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Pho the love of nosh

MMmmmmmmm Pho.

That delicious Vietnamese noodle soup. Also the word that I feel so awkward saying out loud. I commonly hear it pronounced as “foe” (very tempting), but it is really pronounced “fu” (almost like saying foot without the -ot). See that helps, right? Glad we got that out of the way. Now on to what pho actually is.

Pho, a popular street food in Vietnam, is a noodle soup consisting of broth, rice noodles, fresh herbs, meat of your choice, and several garnishes. The garnishes vary based on the region of Vietnam. Northern pho tends to have wider noodles, lots of green onion, and fewer garnishes, such as fish sauce, vinegar, and chili sauce. Southern pho is usually sweeter and with a greater variety of fresh herbs. Additional garnishes in southern Vietnam include lime, bean sprouts, cilantro, fish sauce, and chili or Sriracha sauce. From what I have read, the broth is key. Stewing for several hours of the day with beef bones, oxtails, flank steak, charred onion, charred ginger and spices, such as star anise, roasted ginger, roasted onion, black cardamom, coriander seed, fennel seed, and cloves. This combination of spices can be bought as a package deal, which includes a cheesecloth to place the spices in, at your local Asian market (which makes that part of the process very easy).

Ready for the meat sweats? Well you’re about to get ’em. Steak, fatty flank, lean flank, brisket, tripe, meatballs, chicken, or pork are the variations of meats commonly used in pho. Pick your poison. I chose beef sirloin and beef chuck, mainly because almost all butchers were closed on Sundays so I didn’t have much to choose from.

My favorite part? This…


(Charring the onions and fresh ginger over the stove for the broth) Or this. It’s a tough call…

GarnishesGarnish, garnish, garnish, garnish. The options are endless. For me, it’s all about the garnishes. From top to bottom in the photo, I used basil, chili sauce, baby bok choy, bean sprouts, green onion, limes, cilantro, and sliced jalapenos. In my mind, if you have a plethora of garnishes, people can make their pho as amped up as they desire. So where did my love for pho begin you ask? One of my favorite cities…New Orleans. New Orleans suburbs has one of the largest populations of Vietnamese people in the United States, as it is one of the many places Vietnamese fled to after the Vietnam War. I can’t say I’m upset about it. Not the war of course, but the food. So how did mine turn out?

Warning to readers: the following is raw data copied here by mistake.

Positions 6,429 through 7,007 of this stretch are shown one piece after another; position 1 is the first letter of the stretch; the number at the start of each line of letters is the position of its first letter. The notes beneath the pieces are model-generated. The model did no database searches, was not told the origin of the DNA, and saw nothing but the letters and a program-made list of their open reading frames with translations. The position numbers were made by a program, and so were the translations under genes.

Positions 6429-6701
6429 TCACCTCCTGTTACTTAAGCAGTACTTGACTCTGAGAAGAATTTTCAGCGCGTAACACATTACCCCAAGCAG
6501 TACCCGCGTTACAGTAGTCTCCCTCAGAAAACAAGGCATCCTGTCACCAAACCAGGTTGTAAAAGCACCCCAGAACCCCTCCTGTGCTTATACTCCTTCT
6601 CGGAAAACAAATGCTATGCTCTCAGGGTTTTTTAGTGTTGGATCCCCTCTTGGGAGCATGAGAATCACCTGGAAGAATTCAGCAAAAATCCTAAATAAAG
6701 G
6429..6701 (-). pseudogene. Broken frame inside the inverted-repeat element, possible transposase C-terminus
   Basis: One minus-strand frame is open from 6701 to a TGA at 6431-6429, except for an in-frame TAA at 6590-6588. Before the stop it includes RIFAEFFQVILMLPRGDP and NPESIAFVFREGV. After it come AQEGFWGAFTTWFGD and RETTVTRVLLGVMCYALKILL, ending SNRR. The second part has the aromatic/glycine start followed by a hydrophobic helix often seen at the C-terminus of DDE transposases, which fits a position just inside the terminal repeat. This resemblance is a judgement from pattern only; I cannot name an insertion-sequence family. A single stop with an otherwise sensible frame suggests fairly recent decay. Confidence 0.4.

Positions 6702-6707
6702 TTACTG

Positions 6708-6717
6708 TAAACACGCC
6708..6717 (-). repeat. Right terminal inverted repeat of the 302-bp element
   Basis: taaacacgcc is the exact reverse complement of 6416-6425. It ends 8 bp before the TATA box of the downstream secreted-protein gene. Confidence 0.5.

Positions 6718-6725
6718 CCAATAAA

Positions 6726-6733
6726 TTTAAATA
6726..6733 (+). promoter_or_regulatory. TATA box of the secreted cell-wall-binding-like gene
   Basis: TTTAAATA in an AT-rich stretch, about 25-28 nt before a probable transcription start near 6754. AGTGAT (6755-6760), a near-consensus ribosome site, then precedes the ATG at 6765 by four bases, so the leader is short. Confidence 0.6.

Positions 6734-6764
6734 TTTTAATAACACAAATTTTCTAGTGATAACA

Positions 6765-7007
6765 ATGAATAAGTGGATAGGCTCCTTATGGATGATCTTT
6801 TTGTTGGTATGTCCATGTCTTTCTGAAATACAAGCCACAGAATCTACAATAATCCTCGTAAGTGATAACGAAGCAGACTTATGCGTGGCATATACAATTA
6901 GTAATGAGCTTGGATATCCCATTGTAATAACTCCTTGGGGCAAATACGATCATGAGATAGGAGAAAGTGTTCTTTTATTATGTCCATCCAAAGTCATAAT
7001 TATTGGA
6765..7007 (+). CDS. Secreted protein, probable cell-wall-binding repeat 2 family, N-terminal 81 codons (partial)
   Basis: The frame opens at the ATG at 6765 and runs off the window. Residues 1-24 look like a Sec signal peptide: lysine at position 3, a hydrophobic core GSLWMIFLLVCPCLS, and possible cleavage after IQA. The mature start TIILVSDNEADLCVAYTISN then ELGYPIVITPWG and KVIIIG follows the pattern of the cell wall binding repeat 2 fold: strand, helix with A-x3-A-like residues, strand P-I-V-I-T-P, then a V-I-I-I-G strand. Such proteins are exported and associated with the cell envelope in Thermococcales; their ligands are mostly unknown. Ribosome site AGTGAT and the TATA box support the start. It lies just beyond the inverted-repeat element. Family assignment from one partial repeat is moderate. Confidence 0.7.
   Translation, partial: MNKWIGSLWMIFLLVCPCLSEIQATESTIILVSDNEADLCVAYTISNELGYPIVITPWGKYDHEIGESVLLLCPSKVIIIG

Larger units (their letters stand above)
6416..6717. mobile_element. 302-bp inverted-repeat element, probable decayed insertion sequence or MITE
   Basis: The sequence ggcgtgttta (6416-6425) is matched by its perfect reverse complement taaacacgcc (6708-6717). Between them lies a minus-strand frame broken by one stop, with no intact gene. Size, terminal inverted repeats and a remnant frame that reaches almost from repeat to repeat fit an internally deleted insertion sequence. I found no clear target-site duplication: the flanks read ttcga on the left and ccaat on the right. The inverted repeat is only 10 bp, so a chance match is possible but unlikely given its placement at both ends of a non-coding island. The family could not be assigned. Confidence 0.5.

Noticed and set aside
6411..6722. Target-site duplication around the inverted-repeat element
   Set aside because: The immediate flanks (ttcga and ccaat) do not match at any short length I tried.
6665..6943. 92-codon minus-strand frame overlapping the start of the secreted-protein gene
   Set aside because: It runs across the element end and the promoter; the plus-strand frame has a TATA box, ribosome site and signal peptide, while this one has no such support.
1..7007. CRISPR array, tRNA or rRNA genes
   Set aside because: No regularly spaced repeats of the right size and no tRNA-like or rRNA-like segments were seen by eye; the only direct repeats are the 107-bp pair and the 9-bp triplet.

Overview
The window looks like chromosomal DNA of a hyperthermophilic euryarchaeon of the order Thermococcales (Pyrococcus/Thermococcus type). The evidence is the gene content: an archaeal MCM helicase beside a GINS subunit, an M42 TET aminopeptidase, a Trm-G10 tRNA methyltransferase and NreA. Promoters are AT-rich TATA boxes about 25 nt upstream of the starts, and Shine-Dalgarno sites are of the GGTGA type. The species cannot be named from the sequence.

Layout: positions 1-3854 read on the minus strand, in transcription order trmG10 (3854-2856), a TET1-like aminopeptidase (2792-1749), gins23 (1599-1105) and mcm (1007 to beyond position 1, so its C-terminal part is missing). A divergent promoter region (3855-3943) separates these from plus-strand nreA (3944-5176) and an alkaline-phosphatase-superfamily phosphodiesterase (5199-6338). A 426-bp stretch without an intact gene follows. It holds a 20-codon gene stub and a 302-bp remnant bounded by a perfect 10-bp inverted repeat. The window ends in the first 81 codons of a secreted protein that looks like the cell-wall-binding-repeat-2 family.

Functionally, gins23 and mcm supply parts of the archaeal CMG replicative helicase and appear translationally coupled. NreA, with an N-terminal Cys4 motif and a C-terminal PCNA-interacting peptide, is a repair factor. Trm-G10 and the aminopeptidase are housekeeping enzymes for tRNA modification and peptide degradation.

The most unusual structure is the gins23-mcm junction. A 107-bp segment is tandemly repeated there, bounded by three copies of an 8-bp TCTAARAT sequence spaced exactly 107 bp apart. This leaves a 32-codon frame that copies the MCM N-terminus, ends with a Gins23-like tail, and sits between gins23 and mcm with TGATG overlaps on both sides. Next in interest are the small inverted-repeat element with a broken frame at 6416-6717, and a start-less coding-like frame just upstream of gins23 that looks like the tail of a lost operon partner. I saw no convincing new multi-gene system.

PhoDELICIOUS. If you have not experienced an authentic bowl of Vietnamese Pho, you NEED to get on that. Or make it yourself 🙂 On to the recipe…


  • 2 (3-inch) pieces ginger, cut in half lengthwise
  • 2 onions, peeled
  • 1 pound beef chuck, cut into 2 pieces
  • 2 scallions, cut into 4-inch lengths
  • 1/3 cup fish sauce (or to taste)
  • 2 1/2 tablespoons granulated sugar
  • 8 star anise
  • 6 cloves
  • 1 cinnamon stick
  • 1 black cardamom pod
  • 2 teaspoons fennel seeds
  • 2 teaspoons coriander seeds
  • 1 tablespoon salt
  • 1 pound dried pho noodles
  • 1 pound beef sirloin, then sliced paper-thin against the grain


  • Sliced jalapeno
  • Chopped scallion
  • Cilantro
  • Mung bean sprouts
  • Thai basil
  • Lime wedges


Start by charring your ginger and onions. Use tongs to hold the ginger and onions over an open flame, or place it directly on an electric burner. Turn until they’re lightly blackened and fragrant about 3 minutes. Set aside.

Place the beef chuck in large stockpot and add water to cover. Bring to a boil and boil for 5 minutes. Drain in a colander and thoroughly clean the stockpot. This process will give you a much cleaner broth.

Add 4 quarts fresh water back to the stockpot and bring to a boil. Transfer the meat back to the pot, along with the charred/cleaned ginger and onions. Add the scallions, fish sauce and sugar. Reduce the heat to low, and simmer until the beef chuck is tender, about 40 minutes. Skim the surface often to remove any foam and fat.

Remove one piece of the chuck and transfer to a bowl of ice water to stop the cooking process. Transfer the beef to a container and refrigerate. Leave the other piece of chuck in the pot.

Now add the spices. Remember my spices came in a package. So all I had to do was place them in the cheesecloth and string them to the handle of the pot while the cheesecloth soaks in the broth.

Continue simmering for another 4 hours. Add the salt and continue to simmer, skimming as necessary, until you’re ready to assemble the rest of the dish. Taste broth and adjust seasoning by adding more salt, sugar, and/or fish sauce as needed.

To serve, boil the noodles according to package instructions. Add to a bowl. Place a few slices of the beef chuck and the raw sirloin on the noodles. Bring the broth to a rolling boil and ladle it into each bowl. The hot broth will cook the beef. Garnish with your toppings of choice and serve!


Note: Recipe adapted from

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